Five tips you wish you heard your freshman year

If you’re starting your freshman year, your Facebook feeds are probably covered by advice columns from Buzzfeed and well wishes from distant relatives. Between the “25 Dorm Room Musts” and “How to make the most of your freshman year” articles, well-intentioned neighbors and family members might have told you to talk to professors and change sheets every week.

As an anxious new student, you’ve probably read and tried to absorb everything you’ve heard. For me, some pieces were certainly helpful, but others, not so much, and I didn’t know which to remember and which to ignore. But after making it out of the first year at GW, here is some real advice, from one GW student to another.

It’s OK to not get along with your roommate, but it’s not OK to be rude about it.
You were probably randomly paired with a roommate, or you met online or maybe even came to college with a high school friend. Regardless, living in close quarters will force you to experience your roommate’s every quirk and habit. You may have completely different schedules, priorities and just not get along. Or, you may have to figure out how to live with as many as five roommates.

Even if you don’t hit it off, your life will be much more pleasant if you greet your roommate when you see them and keep things civil. Keep the gossiping about them to a minimum, especially with other floormates or mutual friends — save that for phone calls home (but double check that your roommate isn’t in the room if you do). Have an open mind and embrace differences, because you and your roommate could also become great friends during the year. When problems do come up, it’s better to talk them out right away instead of letting them constantly ruin your mood.

You’re not the only one eating lunch alone.
When you’re starting fresh, making friends and getting in a routine can take a while. Now mealtimes are flexible, and students are scattered throughout campus. If you wind up in J Street without a familiar face, that’s normal, and you are not the only one. Don’t be too timid to set up plans to eat with an acquaintance the next day, but also embrace alone time — it’s hard to come by in college.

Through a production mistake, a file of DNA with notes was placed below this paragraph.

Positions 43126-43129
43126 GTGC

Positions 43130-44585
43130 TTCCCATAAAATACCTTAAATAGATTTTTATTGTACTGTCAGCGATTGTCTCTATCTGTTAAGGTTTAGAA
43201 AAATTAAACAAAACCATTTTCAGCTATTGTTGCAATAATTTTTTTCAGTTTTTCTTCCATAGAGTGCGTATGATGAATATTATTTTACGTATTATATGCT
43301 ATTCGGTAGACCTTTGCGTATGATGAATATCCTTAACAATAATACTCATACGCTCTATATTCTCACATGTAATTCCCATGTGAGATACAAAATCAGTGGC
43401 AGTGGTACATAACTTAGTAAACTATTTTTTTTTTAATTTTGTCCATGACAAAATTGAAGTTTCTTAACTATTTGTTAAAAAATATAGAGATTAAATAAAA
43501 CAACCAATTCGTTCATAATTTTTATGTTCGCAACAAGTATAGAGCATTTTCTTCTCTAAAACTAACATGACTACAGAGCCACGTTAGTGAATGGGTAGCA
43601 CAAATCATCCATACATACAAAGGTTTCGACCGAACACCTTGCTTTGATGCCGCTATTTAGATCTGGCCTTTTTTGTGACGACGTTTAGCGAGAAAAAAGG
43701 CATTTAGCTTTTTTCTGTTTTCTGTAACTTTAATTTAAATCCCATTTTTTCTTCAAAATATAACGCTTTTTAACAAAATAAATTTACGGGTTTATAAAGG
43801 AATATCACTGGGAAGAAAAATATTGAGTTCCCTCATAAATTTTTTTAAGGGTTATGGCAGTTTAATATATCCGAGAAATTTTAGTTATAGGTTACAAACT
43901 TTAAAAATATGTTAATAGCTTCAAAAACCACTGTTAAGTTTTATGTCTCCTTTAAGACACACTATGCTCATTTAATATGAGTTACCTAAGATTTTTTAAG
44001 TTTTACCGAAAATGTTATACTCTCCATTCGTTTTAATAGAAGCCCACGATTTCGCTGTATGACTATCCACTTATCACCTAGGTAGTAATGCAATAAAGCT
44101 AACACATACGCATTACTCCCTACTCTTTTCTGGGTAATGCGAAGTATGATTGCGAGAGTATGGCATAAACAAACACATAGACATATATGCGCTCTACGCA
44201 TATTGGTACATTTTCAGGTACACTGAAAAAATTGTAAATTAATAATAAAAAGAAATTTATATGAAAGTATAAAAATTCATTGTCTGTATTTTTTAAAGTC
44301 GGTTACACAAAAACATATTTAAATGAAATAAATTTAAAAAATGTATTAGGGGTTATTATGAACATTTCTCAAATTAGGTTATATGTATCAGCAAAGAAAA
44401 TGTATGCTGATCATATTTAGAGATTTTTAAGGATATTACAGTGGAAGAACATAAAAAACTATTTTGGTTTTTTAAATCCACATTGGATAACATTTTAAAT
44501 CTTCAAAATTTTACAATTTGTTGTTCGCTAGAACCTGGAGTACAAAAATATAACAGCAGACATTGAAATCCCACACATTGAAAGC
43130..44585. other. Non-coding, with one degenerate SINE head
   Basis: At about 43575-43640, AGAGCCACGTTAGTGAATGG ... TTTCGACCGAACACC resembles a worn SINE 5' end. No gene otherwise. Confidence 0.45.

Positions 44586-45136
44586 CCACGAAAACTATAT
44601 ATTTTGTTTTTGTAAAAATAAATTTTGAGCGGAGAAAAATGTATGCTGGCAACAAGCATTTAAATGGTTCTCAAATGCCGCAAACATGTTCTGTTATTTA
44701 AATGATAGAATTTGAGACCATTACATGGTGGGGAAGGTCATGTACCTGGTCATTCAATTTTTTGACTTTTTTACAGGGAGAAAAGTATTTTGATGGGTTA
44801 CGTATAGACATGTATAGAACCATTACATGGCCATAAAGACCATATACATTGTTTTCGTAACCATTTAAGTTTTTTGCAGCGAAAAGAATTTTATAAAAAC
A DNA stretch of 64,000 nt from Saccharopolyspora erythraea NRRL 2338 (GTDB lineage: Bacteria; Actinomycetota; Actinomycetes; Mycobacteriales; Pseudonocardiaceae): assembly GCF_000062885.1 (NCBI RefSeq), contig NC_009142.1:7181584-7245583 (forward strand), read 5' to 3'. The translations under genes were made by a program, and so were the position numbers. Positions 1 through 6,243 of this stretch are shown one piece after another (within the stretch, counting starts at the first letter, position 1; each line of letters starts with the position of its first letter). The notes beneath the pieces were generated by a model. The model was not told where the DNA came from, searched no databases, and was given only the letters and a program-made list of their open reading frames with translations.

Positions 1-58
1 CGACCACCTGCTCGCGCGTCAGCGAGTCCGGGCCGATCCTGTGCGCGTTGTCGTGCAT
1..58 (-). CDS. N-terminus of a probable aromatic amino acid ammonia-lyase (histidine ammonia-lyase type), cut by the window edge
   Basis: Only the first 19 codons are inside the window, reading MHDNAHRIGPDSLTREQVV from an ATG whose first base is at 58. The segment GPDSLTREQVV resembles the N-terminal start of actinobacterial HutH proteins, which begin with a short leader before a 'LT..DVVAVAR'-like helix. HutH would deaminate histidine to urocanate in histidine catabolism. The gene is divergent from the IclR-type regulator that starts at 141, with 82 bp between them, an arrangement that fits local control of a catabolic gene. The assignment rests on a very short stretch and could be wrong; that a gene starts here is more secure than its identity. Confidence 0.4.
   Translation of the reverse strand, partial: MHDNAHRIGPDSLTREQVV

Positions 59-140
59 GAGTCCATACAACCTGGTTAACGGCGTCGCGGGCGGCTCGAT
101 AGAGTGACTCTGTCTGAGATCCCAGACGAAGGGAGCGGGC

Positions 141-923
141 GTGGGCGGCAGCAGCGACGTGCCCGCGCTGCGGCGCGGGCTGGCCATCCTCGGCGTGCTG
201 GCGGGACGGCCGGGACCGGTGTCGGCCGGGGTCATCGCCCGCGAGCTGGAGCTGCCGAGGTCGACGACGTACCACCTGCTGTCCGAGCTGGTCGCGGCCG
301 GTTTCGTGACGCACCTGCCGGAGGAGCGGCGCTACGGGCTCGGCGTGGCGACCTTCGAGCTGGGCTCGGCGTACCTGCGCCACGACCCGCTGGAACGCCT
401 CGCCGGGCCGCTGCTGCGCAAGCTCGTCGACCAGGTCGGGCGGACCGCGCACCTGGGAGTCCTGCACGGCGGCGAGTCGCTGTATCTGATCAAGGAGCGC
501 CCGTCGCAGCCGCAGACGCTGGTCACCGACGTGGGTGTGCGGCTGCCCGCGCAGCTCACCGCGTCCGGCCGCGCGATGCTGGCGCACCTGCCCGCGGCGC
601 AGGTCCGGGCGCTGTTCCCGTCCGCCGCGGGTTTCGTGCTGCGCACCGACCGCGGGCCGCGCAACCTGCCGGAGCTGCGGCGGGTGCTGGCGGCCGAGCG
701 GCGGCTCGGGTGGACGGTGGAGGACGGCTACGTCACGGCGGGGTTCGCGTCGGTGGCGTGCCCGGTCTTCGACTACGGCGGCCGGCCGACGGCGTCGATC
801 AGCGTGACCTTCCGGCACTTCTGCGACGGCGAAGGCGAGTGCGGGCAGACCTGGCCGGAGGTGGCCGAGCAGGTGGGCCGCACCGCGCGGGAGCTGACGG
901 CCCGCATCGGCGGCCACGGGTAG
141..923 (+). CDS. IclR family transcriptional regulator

The kid who somehow has an internship and is taking 18 credits first semester also isn’t sleeping.
You’ll meet all kinds of people in college, even overachievers who seem to balance a full course load, trek to the Hill for an internship and maintain a busy social calendar. Don’t compare your experience to others’. Push yourself to take advantage of opportunities that sound fun and fulfilling to you. Also, save time for sleep. And shower, at least every other day.

Quit things.
Join things. Join lots of things. Volunteer, get a job, attend meetings for a few student organizations that sound compelling. But once you feel pulled to one specific activity, it’s normal to let go of the others. Spreading yourself too thin will leave you stressed and without real ties anywhere. You will make more friends and set yourself up for more opportunities in the future if you dedicate yourself to just one or two organizations about which you’re really passionate.

Sometimes you need help, so ask for it.
Whether you’re feeling stressed, homesick or dealing with a problem that makes it hard to focus on school, don’t be afraid to ask for help. All year long you will get emails and brochures about Mental Health Services and Career Services. Resident advisers will encourage you to come to them with problems and questions – some may even set up a time to check in over the course of the semester. Even if you think it’s uncool or your problem feels insignificant, there will always be someone who wants to help.

Collect a list of resources and their contact information like MHS, the SARC Team — which is a group of trained staff that provide resources to sexual assault survivors — and your RA, so you know who to talk to when you run into a problem. Also, many professors will want to help talk with you as well, or point you in the right direction. Building a rapport early on will help you feel more comfortable asking for help if you need it.

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